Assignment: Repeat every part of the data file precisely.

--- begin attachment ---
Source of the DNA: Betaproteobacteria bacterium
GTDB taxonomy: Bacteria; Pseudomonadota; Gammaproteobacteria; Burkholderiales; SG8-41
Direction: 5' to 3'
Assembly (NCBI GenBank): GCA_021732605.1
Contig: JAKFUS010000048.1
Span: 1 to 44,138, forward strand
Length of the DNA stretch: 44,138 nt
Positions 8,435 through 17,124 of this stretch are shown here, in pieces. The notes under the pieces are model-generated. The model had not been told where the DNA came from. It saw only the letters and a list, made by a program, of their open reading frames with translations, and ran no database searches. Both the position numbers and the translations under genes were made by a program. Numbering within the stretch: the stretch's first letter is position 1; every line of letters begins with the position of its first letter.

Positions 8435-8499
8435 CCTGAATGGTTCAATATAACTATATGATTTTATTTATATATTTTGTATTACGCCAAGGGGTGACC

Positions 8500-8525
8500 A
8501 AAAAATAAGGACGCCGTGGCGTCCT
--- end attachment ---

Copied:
Source of the DNA: Betaproteobacteria bacterium
GTDB taxonomy: Bacteria; Pseudomonadota; Gammaproteobacteria; Burkholderiales; SG8-41
Direction: 5' to 3'
Assembly (NCBI GenBank): GCA_021732605.1
Contig: JAKFUS010000048.1
Span: 1 to 44,138, forward strand
Length of the DNA stretch: 44,138 nt
Positions 8,435 through 17,124 of this stretch are shown here, in pieces. The notes under the pieces are model-generated. The model had not been told where the DNA came from. It saw only the letters and a list, made by a program, of their open reading frames with translations, and ran no database searches. Both the position numbers and the translations under genes were made by a program. Numbering within the stretch: the stretch's first letter is position 1; every line of letters begins with the position of its first letter.

Positions 8435-8499
8435 CCTGAATGGTTCAATATAACTATATGATTTTATTTATATATTTTGTATTACGCCAAGGGGTGACC

Positions 8500-8525
8500 A
8501 AAAAATAAGGACGCCGTGGCGTCCT